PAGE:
PHILIPPINE-U.S. SECURITY RELATIONS
CRS Report for Congress
Philippine-U.S. Security Relations
Specialist in Asian Affairs
Foreign Affairs, Defense, and Trade Division
In 1999, the Philippines and the United States reached agreements to revive the
security relationship, which had declined following the U.S. withdrawal from military
bases in 1992. The two governments concluded a Visiting Forces Agreement that will
allow U.S. military personnel to enter the Philippines for joint training and other
cooperative activities. The two governments also agreed to formulate a new U.S.
military support program for the Philippines. The future of the security relationship will
be affected by several issues such as the Philippine-China dispute in the South China Sea,
the Muslim insurgency in the southern Philippines, and by the degree of effectiveness of
the Philippine’s own defense buildup program. U.S. policy decisions related to these
issues will include the size and scope of a military support program, the role of the South
China Sea in the U.S. defense commitment to the Philippines, and the scope of U.S.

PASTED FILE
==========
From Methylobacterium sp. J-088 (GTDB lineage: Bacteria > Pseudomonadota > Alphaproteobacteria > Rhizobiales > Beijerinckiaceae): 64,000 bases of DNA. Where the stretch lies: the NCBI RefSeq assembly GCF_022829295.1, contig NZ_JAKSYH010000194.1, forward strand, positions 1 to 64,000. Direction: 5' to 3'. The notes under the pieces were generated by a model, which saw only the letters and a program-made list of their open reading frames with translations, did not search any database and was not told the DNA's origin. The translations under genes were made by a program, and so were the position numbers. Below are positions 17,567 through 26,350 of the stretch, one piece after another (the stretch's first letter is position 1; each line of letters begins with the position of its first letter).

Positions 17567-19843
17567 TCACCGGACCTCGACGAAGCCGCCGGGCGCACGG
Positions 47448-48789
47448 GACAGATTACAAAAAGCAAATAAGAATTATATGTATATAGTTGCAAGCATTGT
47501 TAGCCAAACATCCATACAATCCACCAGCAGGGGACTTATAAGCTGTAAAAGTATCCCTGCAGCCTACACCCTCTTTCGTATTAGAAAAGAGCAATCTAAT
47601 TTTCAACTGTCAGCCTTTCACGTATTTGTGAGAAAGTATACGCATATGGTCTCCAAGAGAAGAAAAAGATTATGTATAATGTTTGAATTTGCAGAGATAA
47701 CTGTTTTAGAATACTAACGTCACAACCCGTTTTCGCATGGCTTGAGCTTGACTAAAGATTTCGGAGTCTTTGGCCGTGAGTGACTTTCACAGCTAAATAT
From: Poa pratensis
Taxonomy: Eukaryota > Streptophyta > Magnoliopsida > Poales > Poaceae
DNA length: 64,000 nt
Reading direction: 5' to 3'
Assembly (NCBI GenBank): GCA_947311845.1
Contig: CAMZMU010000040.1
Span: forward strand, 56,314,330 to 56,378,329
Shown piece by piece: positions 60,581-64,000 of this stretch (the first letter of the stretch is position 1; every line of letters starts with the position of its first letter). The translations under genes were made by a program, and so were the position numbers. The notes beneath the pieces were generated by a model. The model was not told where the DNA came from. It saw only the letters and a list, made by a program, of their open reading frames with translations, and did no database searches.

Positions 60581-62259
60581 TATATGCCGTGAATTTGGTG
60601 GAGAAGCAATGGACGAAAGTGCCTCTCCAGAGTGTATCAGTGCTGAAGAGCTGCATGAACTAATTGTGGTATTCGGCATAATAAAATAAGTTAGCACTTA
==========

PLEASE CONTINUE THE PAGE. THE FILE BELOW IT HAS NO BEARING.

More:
diplomacy concerning the Philippines’ security problems. This report will be updated
Until 1992, the Philippines and the United States had an intimate security relationship
based on a 1947 military bases agreement and a 1952 Mutual Defense Treaty. In the
treaty, each party promises to “act to meet the common danger” of an armed attack on the
other party “in accordance with its constitutional process.” The treaty specifies that an
armed attack includes “an armed attack on the metropolitan territory of either of the
parties, or on the island territories under its jurisdiction in the Pacific, or on its armed
forces, public vessels or aircraft in the Pacific.”
The security relationship was frayed in 1991 when the Philippine Senate voted to
reject ratification of a new U.S.-Philippines agreement to extend U.S. rights to military
bases beyond 1992, the expiration date of the 1947 agreement. As a result, the United
States withdrew from its bases by December 1992, including its huge naval base at Subic